The power of gelatin


Gelatin is a tasteless, colorless, water-soluble protein derived from the hydrolytic degradation of collagen, that is the most naturally found protein in humans and animals (mainly contained skin, bones, tendons, and ligaments). Pig, cow, and fish collagens are the primary sources of gelatin, fish-based gelatin is a promising alternative to the mammalian gelatin. 

Usually, its extraction protocol requires a boiling state or a hydrolysis reaction after the pretreatment. For its low cost and high availability, gelatin is common in food, cosmetic and pharmaceutical products. 

In food industry, gelatin is exploited as gelling, emulsifier, and thickener for various products (e.g., candy preparation, bakery products, desserts, ice cream, and meat products). In addition, gelatin can be used in edible film and coating material for its excellent film-forming capability and its nutritional value. In fact, collagen and gelatin derivates are used in various functional and nutritional foods, for example substituting fat and carbohydrate in certain nutritionally balanced food.

For its functional properties, including its water-binding ability, film- and foam-forming capacity, and emulsifying tendency, food industry also exploits gelatine as biodegradable packaging material, to protect, maintain, extend the shelf-life of food product due to its strong mechanical and barrier properties. Gelatin is considered a promising biopolymer for its good film-forming ability, biocompatibility, nontoxicity, abundance, transparency and potential use as a carrier of different compounds and additives.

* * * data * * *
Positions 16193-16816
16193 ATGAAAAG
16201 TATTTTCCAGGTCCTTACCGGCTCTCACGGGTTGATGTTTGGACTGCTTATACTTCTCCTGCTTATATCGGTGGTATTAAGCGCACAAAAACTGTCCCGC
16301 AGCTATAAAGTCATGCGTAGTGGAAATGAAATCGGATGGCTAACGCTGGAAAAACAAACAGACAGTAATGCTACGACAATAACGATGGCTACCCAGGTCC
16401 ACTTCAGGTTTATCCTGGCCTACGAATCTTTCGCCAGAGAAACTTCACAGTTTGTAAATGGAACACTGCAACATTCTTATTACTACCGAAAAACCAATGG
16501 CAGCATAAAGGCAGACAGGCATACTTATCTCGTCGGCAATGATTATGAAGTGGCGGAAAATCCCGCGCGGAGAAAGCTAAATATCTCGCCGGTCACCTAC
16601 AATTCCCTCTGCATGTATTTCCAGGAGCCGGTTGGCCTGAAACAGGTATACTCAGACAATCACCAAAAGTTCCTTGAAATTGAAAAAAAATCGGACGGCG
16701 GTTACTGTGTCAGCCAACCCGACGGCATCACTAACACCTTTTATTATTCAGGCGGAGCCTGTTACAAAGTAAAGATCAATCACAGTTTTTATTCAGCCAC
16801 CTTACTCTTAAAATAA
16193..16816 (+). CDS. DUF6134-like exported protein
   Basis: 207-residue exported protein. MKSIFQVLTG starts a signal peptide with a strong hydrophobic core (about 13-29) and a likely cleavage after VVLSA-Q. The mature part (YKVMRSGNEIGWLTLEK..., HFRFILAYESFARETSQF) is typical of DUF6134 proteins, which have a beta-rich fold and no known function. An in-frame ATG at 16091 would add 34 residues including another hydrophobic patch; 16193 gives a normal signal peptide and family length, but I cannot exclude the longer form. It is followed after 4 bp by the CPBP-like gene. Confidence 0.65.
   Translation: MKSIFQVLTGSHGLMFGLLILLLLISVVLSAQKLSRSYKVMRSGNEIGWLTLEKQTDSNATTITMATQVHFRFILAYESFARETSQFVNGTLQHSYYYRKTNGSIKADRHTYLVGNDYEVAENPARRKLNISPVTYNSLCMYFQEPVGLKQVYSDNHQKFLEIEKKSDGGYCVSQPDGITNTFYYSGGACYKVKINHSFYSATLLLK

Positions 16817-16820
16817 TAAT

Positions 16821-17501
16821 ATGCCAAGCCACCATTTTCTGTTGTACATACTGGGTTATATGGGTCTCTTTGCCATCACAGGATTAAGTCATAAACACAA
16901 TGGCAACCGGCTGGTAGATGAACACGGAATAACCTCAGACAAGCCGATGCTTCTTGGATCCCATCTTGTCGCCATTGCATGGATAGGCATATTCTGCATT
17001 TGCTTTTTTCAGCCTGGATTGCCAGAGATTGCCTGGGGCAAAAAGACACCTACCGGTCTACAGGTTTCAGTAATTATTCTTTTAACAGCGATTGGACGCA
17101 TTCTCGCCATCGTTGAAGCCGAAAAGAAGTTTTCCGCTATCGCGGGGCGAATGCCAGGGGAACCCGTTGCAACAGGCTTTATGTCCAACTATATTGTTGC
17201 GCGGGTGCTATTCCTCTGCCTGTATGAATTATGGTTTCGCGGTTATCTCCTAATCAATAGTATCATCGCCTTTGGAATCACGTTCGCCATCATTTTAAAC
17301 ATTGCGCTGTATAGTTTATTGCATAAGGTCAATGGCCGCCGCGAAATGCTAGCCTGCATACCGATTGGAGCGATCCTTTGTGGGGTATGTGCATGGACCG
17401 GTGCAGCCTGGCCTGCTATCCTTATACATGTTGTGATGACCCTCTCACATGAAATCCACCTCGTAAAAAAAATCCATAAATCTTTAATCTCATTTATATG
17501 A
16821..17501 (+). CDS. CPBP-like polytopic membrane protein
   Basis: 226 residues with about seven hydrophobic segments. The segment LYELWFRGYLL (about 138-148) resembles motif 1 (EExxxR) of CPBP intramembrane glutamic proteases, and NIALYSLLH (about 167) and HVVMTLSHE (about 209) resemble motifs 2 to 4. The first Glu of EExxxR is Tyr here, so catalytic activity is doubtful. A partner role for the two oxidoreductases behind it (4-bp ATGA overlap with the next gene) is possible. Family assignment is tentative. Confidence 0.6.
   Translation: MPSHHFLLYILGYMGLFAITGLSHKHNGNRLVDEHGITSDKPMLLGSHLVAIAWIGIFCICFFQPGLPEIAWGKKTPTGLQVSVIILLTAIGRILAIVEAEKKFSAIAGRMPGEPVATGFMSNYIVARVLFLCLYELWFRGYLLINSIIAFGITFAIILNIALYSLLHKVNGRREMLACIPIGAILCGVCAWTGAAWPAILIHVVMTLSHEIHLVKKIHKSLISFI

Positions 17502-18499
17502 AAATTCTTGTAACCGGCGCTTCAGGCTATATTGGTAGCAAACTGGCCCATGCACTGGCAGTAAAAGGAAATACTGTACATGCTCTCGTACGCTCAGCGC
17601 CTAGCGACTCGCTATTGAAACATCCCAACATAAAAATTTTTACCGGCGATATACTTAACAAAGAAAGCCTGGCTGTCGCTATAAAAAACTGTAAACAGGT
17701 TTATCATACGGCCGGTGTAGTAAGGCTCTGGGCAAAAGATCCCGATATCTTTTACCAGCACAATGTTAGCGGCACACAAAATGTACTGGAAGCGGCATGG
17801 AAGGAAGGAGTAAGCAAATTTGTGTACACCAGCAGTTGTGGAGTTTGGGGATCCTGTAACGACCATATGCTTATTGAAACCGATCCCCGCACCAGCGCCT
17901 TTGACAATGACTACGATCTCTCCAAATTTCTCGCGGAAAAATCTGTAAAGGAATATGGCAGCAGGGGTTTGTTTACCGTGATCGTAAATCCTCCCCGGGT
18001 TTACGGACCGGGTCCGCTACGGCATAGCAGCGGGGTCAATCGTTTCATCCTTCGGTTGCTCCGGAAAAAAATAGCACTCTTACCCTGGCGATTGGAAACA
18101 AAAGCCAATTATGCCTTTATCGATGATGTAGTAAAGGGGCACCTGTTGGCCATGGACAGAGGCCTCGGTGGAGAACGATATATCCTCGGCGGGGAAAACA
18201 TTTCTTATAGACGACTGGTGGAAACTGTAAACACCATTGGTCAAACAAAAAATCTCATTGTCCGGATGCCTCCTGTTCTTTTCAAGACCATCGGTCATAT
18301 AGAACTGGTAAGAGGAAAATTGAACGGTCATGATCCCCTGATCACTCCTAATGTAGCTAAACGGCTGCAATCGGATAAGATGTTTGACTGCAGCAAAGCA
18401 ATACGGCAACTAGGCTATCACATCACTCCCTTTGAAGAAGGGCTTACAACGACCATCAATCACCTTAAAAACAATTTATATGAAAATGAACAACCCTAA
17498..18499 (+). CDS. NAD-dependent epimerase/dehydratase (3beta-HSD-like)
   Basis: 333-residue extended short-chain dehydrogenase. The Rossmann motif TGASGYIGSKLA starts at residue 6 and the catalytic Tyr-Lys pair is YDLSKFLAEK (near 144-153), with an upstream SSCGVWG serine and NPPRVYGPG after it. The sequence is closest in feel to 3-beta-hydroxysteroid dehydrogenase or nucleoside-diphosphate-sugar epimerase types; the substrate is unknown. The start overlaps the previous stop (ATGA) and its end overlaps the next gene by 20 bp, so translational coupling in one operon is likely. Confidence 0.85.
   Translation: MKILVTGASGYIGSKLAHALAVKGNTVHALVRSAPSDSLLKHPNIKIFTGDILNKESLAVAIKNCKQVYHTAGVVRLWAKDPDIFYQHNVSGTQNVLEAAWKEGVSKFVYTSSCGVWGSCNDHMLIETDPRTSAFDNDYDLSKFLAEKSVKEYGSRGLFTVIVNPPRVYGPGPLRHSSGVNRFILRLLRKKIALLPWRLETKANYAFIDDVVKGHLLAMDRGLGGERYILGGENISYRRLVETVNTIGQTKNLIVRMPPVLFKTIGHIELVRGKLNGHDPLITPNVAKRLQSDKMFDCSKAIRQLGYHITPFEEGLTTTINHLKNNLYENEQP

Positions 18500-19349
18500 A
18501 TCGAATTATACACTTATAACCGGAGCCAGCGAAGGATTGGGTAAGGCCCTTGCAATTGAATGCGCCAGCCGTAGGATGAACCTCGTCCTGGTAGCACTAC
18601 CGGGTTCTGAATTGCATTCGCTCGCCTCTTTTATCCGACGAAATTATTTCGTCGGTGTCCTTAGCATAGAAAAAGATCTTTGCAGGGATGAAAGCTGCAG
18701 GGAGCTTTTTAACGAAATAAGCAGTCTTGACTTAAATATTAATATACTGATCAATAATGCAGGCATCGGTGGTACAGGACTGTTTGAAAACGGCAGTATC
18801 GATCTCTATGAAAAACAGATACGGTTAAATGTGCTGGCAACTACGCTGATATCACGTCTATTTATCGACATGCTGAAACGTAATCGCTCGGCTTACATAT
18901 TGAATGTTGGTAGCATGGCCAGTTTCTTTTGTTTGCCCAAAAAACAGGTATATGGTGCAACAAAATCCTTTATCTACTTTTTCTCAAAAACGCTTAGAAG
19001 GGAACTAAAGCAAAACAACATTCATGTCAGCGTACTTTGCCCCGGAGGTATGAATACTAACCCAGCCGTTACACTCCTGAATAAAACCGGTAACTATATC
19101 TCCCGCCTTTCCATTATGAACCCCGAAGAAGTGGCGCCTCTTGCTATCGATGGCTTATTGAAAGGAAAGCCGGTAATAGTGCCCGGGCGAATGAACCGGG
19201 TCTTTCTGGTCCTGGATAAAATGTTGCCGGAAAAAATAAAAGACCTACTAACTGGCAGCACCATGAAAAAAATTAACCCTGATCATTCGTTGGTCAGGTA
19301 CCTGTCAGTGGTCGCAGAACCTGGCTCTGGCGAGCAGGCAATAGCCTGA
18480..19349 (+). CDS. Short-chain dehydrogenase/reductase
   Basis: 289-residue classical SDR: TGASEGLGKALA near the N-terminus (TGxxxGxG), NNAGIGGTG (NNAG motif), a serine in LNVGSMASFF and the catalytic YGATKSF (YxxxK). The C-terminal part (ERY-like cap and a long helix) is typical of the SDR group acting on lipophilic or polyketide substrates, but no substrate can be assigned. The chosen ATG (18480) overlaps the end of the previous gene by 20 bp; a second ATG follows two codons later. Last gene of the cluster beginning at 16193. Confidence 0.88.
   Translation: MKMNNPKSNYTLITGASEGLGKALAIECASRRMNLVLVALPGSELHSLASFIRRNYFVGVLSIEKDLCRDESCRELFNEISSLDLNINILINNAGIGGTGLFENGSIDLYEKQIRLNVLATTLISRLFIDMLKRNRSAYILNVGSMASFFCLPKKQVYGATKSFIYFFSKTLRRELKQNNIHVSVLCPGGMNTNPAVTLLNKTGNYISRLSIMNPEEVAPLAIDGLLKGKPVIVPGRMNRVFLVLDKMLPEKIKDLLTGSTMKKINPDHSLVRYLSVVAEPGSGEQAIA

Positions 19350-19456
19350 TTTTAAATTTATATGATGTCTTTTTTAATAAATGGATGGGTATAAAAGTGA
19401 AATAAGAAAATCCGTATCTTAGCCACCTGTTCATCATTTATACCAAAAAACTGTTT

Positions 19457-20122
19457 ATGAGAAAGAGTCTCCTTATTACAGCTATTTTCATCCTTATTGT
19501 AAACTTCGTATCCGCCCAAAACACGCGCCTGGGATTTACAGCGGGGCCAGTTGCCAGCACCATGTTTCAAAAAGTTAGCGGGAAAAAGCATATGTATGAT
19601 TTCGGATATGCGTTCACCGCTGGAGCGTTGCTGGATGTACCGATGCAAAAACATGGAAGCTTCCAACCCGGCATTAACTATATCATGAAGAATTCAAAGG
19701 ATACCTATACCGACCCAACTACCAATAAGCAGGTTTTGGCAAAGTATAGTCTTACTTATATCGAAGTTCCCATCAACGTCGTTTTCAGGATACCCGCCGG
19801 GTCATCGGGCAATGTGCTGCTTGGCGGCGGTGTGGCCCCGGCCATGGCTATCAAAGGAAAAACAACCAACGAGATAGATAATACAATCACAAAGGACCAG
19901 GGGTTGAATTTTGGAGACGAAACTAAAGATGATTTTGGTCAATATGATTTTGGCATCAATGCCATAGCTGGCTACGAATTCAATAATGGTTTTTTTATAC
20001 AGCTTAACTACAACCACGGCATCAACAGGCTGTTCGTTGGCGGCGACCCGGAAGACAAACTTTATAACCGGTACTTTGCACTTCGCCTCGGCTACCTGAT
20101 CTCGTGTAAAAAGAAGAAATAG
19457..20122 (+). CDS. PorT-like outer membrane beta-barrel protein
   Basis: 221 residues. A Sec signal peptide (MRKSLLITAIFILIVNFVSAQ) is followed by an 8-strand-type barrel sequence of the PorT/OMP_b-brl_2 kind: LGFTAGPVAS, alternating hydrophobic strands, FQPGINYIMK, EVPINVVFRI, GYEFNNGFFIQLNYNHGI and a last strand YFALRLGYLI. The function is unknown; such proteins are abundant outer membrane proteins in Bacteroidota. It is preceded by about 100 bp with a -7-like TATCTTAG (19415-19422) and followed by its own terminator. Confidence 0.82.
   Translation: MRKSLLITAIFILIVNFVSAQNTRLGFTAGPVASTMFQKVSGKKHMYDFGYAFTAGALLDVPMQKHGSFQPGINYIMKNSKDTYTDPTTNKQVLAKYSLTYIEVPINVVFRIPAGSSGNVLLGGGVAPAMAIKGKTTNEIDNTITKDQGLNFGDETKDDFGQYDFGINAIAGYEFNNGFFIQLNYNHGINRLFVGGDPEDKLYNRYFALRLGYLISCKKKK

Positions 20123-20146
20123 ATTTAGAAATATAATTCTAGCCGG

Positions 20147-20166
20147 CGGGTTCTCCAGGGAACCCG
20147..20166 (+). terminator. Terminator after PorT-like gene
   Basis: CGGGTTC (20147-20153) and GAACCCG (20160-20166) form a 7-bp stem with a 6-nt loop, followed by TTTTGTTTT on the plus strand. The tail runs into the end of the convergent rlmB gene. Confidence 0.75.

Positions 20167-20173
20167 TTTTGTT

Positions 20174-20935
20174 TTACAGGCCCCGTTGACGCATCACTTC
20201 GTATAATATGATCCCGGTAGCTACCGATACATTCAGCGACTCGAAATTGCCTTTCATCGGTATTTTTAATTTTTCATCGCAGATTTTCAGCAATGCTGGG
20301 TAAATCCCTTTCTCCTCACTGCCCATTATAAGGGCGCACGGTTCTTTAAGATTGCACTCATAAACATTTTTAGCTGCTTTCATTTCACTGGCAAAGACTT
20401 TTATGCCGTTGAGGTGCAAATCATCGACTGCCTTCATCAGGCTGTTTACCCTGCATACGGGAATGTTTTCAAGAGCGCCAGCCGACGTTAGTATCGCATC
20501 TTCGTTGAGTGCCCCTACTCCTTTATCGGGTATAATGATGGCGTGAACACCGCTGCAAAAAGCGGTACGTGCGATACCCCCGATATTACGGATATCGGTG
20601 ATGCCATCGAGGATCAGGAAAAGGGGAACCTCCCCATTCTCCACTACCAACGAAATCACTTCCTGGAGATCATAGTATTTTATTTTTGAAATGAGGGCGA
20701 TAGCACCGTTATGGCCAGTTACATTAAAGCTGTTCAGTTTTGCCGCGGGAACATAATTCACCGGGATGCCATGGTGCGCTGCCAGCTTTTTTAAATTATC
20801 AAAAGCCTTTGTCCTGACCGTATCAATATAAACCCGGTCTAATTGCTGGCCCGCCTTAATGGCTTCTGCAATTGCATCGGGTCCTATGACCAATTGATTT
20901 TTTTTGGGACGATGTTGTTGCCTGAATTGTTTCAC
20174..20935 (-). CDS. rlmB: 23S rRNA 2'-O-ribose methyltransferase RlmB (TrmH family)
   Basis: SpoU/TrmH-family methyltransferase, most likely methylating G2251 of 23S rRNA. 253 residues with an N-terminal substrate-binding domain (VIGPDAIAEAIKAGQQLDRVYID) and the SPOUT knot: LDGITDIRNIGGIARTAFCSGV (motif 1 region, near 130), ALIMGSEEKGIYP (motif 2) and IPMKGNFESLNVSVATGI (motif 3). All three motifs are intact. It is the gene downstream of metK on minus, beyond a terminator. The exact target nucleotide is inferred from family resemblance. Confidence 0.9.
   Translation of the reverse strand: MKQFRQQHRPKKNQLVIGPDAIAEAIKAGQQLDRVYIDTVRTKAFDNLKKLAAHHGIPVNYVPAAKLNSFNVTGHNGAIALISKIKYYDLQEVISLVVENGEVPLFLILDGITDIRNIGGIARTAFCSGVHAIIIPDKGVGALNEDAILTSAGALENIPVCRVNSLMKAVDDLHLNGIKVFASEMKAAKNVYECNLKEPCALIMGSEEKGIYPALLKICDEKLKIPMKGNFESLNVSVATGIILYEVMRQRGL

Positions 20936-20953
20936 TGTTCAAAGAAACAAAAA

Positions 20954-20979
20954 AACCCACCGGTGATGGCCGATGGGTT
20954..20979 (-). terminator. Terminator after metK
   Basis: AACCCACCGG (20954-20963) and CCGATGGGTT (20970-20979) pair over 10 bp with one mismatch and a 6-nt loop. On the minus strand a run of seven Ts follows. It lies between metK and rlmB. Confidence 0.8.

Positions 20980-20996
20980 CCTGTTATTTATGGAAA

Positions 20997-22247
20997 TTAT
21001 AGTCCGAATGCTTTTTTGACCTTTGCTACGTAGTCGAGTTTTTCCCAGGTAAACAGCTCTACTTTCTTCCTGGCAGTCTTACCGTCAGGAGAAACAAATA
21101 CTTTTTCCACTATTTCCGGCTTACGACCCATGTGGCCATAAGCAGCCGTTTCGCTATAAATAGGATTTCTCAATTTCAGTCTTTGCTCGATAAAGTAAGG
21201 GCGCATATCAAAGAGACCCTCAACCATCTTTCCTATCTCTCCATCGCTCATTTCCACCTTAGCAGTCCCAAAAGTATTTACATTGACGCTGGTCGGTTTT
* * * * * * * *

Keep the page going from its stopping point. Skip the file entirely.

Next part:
In cosmetic field, gelatin is used as gelling agent in different products, e.g., bath salts, shampoos, sunscreens, body lotions, hair spray and facial cream, widely used also in skincare products. In general, collagen/gelatin derivates are used in the development of creams and gels with high moisturizing action, but also in products with anti-aging, antiwrinkling, UV radiation protectors, and healing of wounds among other applications. The film-forming properties help to protect the skin, covering the skin and decreasing the trans-epidermal water loss. 

In general, it is possible to exploit gelatin in a wide range of formulations: in medical and pharmaceutical fields, gelatin is used for capsules and hydrogel, but also for nanomicrosphere containers, nanofibers, pharmaceutical additives and drug carriers.  

Gelatin in the EcoeFISHent project

EcoeFISHent will develop, starting for gelatine extracted from Fish Processing Side-streams, a gas barrier biopolymer coating for packaging of oxidation sensitive food (e.g., meat, fish, cheese, etc.)  to substitute conventionally used fossil barrier polymers, maintaining the desired functionality, sustainability, and nonharmful utility. The process will be scaled up to industrial pilot production to provide a compostable packaging for fish food. 

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